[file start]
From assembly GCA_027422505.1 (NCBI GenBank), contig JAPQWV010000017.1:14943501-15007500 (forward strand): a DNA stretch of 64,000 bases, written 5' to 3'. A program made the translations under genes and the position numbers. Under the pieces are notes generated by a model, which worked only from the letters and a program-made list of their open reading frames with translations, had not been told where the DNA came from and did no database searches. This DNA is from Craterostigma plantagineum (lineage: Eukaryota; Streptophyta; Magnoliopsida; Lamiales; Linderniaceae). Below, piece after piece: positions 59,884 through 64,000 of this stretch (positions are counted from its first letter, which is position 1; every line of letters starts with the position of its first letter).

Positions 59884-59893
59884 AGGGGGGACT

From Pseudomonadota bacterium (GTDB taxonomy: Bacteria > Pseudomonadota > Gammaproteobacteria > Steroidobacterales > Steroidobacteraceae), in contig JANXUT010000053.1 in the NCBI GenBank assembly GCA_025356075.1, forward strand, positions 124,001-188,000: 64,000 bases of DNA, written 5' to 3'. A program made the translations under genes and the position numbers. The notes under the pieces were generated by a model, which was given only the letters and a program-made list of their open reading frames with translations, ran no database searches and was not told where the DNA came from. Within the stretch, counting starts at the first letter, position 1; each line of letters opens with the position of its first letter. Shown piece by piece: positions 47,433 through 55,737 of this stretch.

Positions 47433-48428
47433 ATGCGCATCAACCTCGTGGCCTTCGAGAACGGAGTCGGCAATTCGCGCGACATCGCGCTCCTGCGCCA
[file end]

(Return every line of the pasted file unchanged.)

From assembly GCA_027422505.1 (NCBI GenBank), contig JAPQWV010000017.1:14943501-15007500 (forward strand): a DNA stretch of 64,000 bases, written 5' to 3'. A program made the translations under genes and the position numbers. Under the pieces are notes generated by a model, which worked only from the letters and a program-made list of their open reading frames with translations, had not been told where the DNA came from and did no database searches. This DNA is from Craterostigma plantagineum (lineage: Eukaryota; Streptophyta; Magnoliopsida; Lamiales; Linderniaceae). Below, piece after piece: positions 59,884 through 64,000 of this stretch (positions are counted from its first letter, which is position 1; every line of letters starts with the position of its first letter).

Positions 59884-59893
59884 AGGGGGGACT

From Pseudomonadota bacterium (GTDB taxonomy: Bacteria > Pseudomonadota > Gammaproteobacteria > Steroidobacterales > Steroidobacteraceae), in contig JANXUT010000053.1 in the NCBI GenBank assembly GCA_025356075.1, forward strand, positions 124,001-188,000: 64,000 bases of DNA, written 5' to 3'. A program made the translations under genes and the position numbers. The notes under the pieces were generated by a model, which was given only the letters and a program-made list of their open reading frames with translations, ran no database searches and was not told where the DNA came from. Within the stretch, counting starts at the first letter, position 1; each line of letters opens with the position of its first letter. Shown piece by piece: positions 47,433 through 55,737 of this stretch.

Positions 47433-48428
47433 ATGCGCATCAACCTCGTGGCCTTCGAGAACGGAGTCGGCAATTCGCGCGACATCGCGCTCCTGCGCCA